Tuesday, January 19, 2016

Monet, Impressionism, and Comedy Central

 I was just watching Comedy Central's Discover page on Snapchat and this comedian named Jesse James had a bit in which he criticized art.  His segment was called what I hate about art. He started by saying that impressionism "pissed him off the most" of any other type of art. He then moved on to say that he specifically hated Claude Monet. He described Monet as a "handicapped conman" because Monet had catarax. James, who earned an education at an art school prior to becoming a comedian pointed out how Monet had catarax, and how  anyone could re-create his work by simply spraying pepper spray in their eyes and attempting to paint water lilies. James didn't buy into the idea of atmosphere or the idea of an impression of a moment or place. I just thought it was really cool and interesting that I knew exactly what the comedian was talking about in his little comedy bit. Everyone should go watch before the day is over. If not its "Jesse James @@midnight "what I hate about art""

7 comments:

Jac said...

I just watched this clip in study hall. Very funny!! I agree, it is awesome to get references to art and history after learning about it. Not specifically just impressionist work, but also other things we have done in Humanities. For example, the other day someone was talking about how weird it was that her friend calls her boyfriend "daddy". I made a wisecrack, and commented that she was following the path that Freud believed in (that sons are attracted to their moms and daughters are attracted to their dads). The information we learn in Humanities crosses over, too. Like in Oedipus, this concept had already been introduced to us, and we later studied Freud in depth. Sorry my post wasn't directly related to your art criticism comedy clip, but it was just an opportune time to point out the wide-range of connections I have established from Humanities class.

madison kahn said...
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madison kahn said...

I see where people are coming from when they criticize impressionist work like Monet's. However, I still think these paintings take a lot of talent. In some ways I think it may even be harder to look at something and paint it differently than the painter sees it. I actually went to Monet's garden about two years ago and saw firsthand some of the real-life scenes he based his paintings off of (like the water lilies and the bridge). It was really awesome to see this stuff. You can really tell this guy was totally into his art. He actually lived alone in the middle of his garden (which is huge) about an hour outside of Paris if I remember correctly. I can't attach pictures of his house and garden because this is a comment, but if you look it up, you'll recognize some of the scenes in the garden that he painted. The garden and the house were both really beautiful.

master123 said...

Even today, Monet and impressionist, are still being criticized for their seemingly sloppy artwork. His work might seem sloppy and like a toddle could do it but I assure it is not. I went to a camp a while ago and had an art period to take. The focus of the course was to emulate Monet/ impressionist art. I painted some sunflowers and even though the painting wasn't bad, the skill level was obvious. Monet's art might seem easily made, but that is just a shallow view.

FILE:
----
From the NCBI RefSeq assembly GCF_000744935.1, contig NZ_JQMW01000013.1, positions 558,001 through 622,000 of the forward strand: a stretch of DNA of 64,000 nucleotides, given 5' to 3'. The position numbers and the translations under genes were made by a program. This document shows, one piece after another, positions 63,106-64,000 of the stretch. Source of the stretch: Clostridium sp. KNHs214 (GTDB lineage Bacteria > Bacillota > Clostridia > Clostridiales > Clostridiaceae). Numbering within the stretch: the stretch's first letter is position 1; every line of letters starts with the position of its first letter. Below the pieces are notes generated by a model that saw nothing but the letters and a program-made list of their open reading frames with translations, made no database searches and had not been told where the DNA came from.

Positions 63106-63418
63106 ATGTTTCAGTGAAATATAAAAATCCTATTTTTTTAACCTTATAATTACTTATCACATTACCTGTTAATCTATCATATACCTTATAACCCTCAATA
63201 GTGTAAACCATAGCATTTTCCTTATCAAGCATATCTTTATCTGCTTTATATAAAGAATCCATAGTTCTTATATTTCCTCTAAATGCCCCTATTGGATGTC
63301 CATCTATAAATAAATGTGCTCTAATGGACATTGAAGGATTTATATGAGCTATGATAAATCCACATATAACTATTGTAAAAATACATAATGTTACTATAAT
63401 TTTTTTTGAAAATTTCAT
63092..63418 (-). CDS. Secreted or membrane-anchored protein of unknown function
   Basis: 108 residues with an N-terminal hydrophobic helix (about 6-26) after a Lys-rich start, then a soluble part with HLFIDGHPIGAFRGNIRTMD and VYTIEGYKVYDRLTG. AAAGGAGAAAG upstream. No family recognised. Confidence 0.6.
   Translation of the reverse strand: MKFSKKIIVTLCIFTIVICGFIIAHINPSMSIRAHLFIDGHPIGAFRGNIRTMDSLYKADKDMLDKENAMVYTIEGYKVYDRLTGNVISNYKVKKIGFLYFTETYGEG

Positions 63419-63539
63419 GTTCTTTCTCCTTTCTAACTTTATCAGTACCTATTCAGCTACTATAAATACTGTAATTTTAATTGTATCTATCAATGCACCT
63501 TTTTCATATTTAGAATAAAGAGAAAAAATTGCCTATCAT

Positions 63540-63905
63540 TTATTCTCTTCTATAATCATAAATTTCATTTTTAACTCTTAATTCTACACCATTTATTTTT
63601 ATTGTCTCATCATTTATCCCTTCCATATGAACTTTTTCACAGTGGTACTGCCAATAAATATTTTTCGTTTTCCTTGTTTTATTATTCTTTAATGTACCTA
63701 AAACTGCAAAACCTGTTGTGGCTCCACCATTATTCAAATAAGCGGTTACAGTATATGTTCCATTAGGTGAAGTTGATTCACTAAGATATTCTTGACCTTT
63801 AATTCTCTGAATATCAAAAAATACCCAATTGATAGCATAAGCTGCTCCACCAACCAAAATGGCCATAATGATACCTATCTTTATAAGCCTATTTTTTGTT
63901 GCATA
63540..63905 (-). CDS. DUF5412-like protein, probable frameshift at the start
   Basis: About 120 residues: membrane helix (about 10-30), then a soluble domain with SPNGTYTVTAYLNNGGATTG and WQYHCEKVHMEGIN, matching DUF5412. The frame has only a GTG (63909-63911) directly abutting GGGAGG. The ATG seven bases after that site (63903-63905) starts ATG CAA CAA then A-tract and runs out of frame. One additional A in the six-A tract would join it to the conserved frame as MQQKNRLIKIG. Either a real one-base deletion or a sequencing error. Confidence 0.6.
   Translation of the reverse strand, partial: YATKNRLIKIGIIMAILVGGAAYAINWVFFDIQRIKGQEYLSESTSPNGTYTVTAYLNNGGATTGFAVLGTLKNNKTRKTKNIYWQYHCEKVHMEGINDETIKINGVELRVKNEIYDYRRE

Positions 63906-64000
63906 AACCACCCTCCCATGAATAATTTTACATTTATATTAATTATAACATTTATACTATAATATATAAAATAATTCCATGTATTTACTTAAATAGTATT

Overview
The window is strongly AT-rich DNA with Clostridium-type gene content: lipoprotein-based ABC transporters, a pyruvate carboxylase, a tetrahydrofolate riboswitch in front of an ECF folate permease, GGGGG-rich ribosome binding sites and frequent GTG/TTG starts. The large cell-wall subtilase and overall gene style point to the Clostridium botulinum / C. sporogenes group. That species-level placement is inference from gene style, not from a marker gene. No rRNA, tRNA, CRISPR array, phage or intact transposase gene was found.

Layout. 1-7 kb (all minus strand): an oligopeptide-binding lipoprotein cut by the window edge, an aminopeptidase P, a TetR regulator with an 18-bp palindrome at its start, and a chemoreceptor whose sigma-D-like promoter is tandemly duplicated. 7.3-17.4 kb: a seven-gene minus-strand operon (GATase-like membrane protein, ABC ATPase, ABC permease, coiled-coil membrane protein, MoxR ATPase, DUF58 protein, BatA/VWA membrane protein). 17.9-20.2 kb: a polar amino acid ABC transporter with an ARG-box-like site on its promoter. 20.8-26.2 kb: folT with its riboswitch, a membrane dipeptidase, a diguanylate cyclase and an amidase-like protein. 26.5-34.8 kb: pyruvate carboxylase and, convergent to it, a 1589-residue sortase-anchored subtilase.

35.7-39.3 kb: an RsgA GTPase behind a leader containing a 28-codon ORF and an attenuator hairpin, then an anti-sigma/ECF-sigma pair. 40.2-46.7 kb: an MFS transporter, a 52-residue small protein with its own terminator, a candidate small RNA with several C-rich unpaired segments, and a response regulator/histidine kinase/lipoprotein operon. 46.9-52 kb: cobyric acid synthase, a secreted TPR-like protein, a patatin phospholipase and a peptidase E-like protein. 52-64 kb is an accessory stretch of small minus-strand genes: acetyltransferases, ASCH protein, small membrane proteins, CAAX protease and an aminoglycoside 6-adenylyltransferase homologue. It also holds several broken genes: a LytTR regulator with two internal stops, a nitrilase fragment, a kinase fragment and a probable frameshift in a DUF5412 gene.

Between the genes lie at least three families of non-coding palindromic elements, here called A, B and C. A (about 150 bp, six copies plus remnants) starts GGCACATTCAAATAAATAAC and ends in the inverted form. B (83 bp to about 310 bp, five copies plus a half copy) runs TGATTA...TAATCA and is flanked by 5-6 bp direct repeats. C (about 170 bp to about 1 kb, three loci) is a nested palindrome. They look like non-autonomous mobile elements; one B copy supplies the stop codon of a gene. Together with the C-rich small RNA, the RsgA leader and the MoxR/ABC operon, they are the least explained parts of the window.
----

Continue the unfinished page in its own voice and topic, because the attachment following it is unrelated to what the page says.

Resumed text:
Jack Zheng said...

It's pretty cool to think that the blurriness in Monet's paintings could have been a result of him having cataracts in both eyes, as suggested by art critics today. Debates over the worth of an artist continues through time and evolves with different generations.
Humanities class (and AP English III) made me feel a lot more educated about literature and the world, and now I feel differently towards seeing a work of art in person, especially one we've talked and heard a lot about.

Cheyenne Dwyer said...

I think that Monet's type of painting takes an exceptional amount of skill especially because it is "blurry". There's a fine line between his beautiful works of art and looking like a five year old's art project. Monet has his own specific technique that takes years of experience and skill. I think more people should appreciate that and be able to master it and do something better if they want to critique. People look at something all the time and say "well I could've done that!!" --- but you didn't. That's why they're famous and you're not.

Madison Cummings said...

I have always thought that Monet's paintings are beautiful, and I definitely agree that it takes a great amount of skill to make them look like what is described as "bury". Personally I think these types of paintings are particularly interesting because when you look at them you can certainly feel the atmosphere surrounding what the artist paints. The "blur" sort of opens the paintings up for interpretation in my mind. People see certain things in different ways, and I think the blur allows for people to have even more unique/individual interpretations of the pieces.